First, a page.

'Emergency!' actor calls firefighters, paramedics his heroes
Randolph Mantooth, who portrayed Johnny Gage, said responders saved his sister's life in a 1987 car crash
By Jim Dino
HAZLE TWP., Pa. — When the Pioneer Fire Company was planning its 150th anniversary celebration, several firefighters requested Johnny Gage be the speaker because he inspired so many of them to become firefighters.
When Randolph Mantooth, the actor who portrayed the firefighter paramedic on the hit TV series “Emergency!,” spoke Saturday night at the banquet of Hazleton’s oldest fire company, he said they were his hero.
“You tell me all the time, I’m your hero,” Mantooth said. “You have it backwards. You’re my hero. You saved my sister’s life, and you saved my life.”
About 300 people attended the event Saturday night at Premier Catering by Genetti’s.
Mantooth told the story of how his sister was seriously injured in an auto accident in 1987 with her 6-year-old son.
“She died in the helicopter,” Mantooth said. “A flight nurse, a firefighter paramedic, brought her back. Seven years ago, she danced at that 6-year-old boy’s wedding in upstate New York.”
The most important requirement for a firefighter paramedic is compassion, Mantooth said.
In order to get ready to become the firefighter paramedic on TV, Mantooth and his co-star, Kevin Tighe, who portrayed firefighter paramedic Roy DeSoto, actually rode with real firemen and paramedics.
He told a story about a traffic accident he responded to in which a little boy was run over by a truck.
As firefighters stood over the little boy, who was seriously injured, the child looked up at the firefighters and asked ,“Am I going to die?”
“The captain reached out, put his hand on his shoulder and said, ‘No, buddy, you’re not going to die, not on my watch.’ I watched that little boy get better before my eyes. I don’t know if that little boy survived his injuries or not. I do know this — for that moment, that verbal placebo made that little boy feel better.”
Today’s emergency responder has all of the latest equipment, Mantooth said. But the most important tool to saving lives is and always will be compassion, he said.
“What you all do isn’t just about 21st-century, cutting-edge, high-tech equipment — don’t get me wrong, that equipment helps save lives — what you all do 95 percent of the time is, you care for real people, with real feelings, with real problems,” he said. “That equipment can’t analyze a situation, can’t reach out, put your hand on a little boy’s shoulder. To truly care for people, you have to show them you care. Look up from all that equipment, hold that person’s hand, say with all compassion in your heart, everything is going to be OK. If you truly care for people, care for their well-being, it is the most rewarding career that anybody could have in their lifetime.”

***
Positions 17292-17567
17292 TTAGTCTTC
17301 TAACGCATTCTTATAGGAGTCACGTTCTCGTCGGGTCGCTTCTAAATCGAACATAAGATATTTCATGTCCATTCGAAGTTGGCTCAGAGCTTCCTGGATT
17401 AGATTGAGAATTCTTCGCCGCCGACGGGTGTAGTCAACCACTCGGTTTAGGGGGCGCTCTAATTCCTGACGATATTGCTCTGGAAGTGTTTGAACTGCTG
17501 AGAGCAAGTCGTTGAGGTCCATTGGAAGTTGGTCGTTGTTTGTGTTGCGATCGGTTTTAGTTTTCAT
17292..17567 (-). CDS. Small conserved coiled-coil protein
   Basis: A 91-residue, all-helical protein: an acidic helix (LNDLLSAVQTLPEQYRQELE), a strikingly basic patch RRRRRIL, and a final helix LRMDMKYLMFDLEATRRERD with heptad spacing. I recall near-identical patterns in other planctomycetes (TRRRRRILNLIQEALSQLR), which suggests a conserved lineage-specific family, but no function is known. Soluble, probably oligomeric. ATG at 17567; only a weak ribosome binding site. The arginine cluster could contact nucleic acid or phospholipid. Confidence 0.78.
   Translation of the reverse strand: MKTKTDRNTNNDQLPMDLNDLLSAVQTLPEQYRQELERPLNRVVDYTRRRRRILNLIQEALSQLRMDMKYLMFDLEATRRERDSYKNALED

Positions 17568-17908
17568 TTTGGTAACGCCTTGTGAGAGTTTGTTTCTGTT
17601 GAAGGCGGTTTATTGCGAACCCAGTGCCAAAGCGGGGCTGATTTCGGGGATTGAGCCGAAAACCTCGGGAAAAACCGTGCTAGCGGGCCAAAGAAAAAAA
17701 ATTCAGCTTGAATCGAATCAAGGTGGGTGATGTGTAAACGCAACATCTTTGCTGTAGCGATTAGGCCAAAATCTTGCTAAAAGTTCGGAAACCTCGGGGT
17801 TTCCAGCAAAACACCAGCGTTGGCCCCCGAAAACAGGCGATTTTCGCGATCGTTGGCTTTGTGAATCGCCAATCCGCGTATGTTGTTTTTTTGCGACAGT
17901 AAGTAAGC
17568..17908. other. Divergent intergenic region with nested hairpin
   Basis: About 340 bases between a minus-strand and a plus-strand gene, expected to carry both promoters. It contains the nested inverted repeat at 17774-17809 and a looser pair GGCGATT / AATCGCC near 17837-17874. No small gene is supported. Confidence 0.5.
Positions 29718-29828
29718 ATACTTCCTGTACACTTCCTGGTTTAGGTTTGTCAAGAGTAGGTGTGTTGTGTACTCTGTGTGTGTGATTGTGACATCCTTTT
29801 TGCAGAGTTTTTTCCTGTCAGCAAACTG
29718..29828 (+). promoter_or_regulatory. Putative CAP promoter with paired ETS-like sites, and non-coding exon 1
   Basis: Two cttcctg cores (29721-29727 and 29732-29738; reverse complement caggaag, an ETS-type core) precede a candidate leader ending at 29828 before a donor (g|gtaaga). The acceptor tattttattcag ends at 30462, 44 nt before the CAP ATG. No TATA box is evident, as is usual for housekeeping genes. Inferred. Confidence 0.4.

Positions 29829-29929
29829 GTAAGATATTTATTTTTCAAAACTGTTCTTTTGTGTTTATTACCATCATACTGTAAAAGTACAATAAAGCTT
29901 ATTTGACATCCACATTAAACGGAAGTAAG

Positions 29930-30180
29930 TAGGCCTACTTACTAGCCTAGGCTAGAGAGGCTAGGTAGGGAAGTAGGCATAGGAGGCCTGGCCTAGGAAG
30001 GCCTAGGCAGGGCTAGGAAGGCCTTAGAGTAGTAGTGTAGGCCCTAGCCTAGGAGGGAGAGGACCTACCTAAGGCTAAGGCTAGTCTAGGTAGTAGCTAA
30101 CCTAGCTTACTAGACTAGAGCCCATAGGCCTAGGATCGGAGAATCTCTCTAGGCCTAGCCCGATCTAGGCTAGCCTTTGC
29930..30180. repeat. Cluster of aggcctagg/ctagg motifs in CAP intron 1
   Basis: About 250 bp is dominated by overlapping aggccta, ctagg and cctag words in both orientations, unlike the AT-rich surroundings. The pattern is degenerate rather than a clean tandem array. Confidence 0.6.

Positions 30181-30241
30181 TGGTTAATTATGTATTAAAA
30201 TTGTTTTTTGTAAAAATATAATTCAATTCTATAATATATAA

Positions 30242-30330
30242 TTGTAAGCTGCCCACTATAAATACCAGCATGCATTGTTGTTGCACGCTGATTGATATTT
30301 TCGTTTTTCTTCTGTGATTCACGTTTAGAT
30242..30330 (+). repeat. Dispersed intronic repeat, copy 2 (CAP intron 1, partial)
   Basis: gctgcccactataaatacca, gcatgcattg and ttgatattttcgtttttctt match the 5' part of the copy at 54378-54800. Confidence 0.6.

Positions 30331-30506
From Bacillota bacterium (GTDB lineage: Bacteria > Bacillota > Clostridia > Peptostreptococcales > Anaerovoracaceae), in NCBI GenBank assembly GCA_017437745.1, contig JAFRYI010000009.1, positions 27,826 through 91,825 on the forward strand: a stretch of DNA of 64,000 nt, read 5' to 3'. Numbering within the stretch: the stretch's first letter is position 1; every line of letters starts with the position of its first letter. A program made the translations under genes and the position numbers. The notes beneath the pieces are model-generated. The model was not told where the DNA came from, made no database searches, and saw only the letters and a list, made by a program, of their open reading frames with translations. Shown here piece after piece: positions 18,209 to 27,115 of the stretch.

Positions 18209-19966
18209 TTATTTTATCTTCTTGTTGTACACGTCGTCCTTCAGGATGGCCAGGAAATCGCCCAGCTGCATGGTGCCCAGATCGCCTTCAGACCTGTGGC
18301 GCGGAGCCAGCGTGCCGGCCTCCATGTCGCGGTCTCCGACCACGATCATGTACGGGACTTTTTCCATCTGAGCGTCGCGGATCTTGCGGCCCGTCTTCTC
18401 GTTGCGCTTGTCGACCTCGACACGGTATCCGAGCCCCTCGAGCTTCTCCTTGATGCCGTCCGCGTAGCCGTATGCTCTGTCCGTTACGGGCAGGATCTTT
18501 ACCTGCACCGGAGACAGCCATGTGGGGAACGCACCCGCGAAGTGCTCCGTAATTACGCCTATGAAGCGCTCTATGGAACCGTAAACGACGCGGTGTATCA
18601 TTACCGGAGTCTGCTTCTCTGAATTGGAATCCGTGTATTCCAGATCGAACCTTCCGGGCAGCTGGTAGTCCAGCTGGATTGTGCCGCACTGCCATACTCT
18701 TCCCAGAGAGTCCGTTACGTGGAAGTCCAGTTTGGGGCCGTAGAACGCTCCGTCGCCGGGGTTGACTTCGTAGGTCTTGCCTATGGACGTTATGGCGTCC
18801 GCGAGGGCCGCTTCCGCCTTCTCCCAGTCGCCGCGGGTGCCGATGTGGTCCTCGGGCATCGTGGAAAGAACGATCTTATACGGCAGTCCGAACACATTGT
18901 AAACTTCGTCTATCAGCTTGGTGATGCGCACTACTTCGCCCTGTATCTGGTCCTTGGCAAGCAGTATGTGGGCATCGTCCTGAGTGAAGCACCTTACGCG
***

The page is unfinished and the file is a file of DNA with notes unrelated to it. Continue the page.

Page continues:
Mantooth said he is “shocked” by how many people he inspired to become firefighters and paramedics, but said it wasn’t him or Gage who did it.
“I wish I could take credit for it. I can’t,” Mantooth said. “I didn’t really inspire them. The show did. We didn’t know ‘Emergency!’ was changing the face of emergency medicine forever. We were just getting up and going to work like everybody else.”
Mantooth credits R.A. “Bob” Cinader, the creator and executive producer of the show, for making it so real.
“He wanted the show to be as authentic and realistic as you could get away with in the 1970s,” Mantooth said. “The show was very instrumental in changing a lot of very young minds at the time. These were all kids, who looked at this show, and see that they could do something greater than themselves.
“I’m glad the inspiration is there. I’ve been on the receiving end of the talents of a lot of paramedics, and my family. I don’t think there is anybody in the United States that isn’t touched, one way or another, by firefighter paramedics.”
Exactly like the show — in which Gage and DeSoto were two of the first paramedics in Los Angeles County, Mantooth said he and Tighe rode with some of the first real paramedics there.
“All we were doing was mimicking what we saw in the field,” he said. “We rode with them, trained with them. We were exposed to this from the very get-go. We were affected by it. We were changed by it, by the type of person who wanted to be a firefighter, wanted to be a paramedic. That was never lost on me or Kevin.”
After the show went off network television, Mantooth continued his acting career, with parts in several television series in the late 1970s, a stint on daytime soap operas in the 1980s and 1990s and theater later on.
But he never turned his back on firefighters and paramedics.
In the 2000s, he toured the country with Project 51, a non-profit organization organized to not only celebrate the impact “Emergency!” had on rescue and emergency services, but to honor members of the EMS profession as well.
He has spoken to several other fire companies all over the country, but said Pennsylvania is one of two states, along with Ohio, where he has spoken the most.
“Last year, I spoke in Allentown,” he said. “I’ll be speaking in Scranton in four weeks.”
“One of the very first speaking engagements I had about 10 years ago was just outside Philadelphia. I’ve had two in Pittsburgh, and one in Harrisburg. I might as well just get an apartment in Pennsylvania. Last year, I spoke at 24 places in 18 states. It’s a shock to me. I can’t believe a 40-year-old show would still be hanging in there.”
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